Blake’s poem, The Lamb, reveals the irony that the God who made the lamb, which is symbolic of a child, came to earth as The Lamb, in other words He was born into the world as a child. The Tyger, another poem by William Blake conveys the message that the same Creator that crafted the docile lamb also made something as fierce as the tyger. When the two poems are read together however, they melt together to form the message that all things, whether innocent or experienced, come from the same Creator. The mysterious and pensive tone in both poems, the innocence symbolized by the lamb and the experience symbolized by the tyger all point to Romantic characteristics. The over arching Romantic-style is seen in the differing tones between the two poems, that is The Lamb has a light tone while The Tyger is written with a more mysterious tone. The imagery given in both pieces also point out the Romantic-style such as when The Lamb says, “by the stream and o’er the mead; gave thee clothing of delight, softest clothing wooly bright,” and when The Tyger offers imagery in stanza five line one, “when the stars threw down their spears.” The fact that these poems were written in the same book and a lamb is referenced in stanza five line four of The Tyger, it is as if Blake wanted the reader to make the connection between the two.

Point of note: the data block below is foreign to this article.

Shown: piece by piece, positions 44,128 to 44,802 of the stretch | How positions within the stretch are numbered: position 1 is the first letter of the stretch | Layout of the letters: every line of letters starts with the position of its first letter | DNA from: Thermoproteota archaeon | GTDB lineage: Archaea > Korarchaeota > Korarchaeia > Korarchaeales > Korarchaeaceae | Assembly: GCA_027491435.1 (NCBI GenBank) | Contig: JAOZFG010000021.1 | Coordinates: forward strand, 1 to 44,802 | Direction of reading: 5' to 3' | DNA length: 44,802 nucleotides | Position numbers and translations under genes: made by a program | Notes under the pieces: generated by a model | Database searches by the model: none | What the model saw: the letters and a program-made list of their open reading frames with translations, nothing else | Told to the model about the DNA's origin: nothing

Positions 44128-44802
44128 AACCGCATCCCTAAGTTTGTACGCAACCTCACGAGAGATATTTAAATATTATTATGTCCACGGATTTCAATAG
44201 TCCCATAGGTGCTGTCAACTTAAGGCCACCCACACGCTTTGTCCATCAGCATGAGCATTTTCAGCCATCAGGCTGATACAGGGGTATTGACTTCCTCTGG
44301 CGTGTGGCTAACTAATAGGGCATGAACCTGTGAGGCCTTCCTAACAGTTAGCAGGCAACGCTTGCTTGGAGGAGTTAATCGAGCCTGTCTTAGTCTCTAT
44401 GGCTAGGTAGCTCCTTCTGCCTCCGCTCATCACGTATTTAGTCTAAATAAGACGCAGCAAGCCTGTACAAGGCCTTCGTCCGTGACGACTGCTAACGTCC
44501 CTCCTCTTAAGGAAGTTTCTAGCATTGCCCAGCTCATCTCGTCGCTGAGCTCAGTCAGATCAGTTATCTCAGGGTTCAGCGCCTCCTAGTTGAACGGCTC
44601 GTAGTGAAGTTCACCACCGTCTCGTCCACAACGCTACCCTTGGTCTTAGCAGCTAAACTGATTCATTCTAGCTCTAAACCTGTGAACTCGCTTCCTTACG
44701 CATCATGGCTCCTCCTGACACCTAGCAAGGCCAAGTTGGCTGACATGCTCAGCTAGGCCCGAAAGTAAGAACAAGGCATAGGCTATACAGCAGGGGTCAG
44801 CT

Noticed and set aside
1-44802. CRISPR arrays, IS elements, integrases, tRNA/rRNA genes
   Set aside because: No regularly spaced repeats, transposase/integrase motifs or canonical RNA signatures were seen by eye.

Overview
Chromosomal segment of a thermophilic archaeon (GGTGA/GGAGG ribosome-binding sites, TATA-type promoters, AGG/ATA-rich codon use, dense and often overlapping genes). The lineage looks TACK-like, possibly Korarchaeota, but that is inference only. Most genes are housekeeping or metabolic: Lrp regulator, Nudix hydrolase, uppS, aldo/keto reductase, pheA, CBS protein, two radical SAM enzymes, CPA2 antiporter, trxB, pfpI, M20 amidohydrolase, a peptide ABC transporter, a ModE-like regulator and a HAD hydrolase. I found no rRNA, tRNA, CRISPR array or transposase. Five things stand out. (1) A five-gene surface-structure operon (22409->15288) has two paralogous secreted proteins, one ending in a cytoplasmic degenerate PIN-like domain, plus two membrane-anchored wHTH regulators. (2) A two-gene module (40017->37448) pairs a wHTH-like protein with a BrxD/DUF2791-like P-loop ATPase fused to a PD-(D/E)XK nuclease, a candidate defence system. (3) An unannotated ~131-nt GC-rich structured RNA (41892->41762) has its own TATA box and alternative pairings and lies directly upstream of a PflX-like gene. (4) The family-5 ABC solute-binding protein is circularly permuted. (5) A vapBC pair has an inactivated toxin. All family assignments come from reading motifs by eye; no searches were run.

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Celeste Yahr
02/06/2013 11:41pm

Megan, I really liked how you put that what he was saying. That everything comes from the same maker. I didn’t think about that approach. Also I totally agree with you on the tones of the poems.

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Celeste Yahr
02/06/2013 11:33pm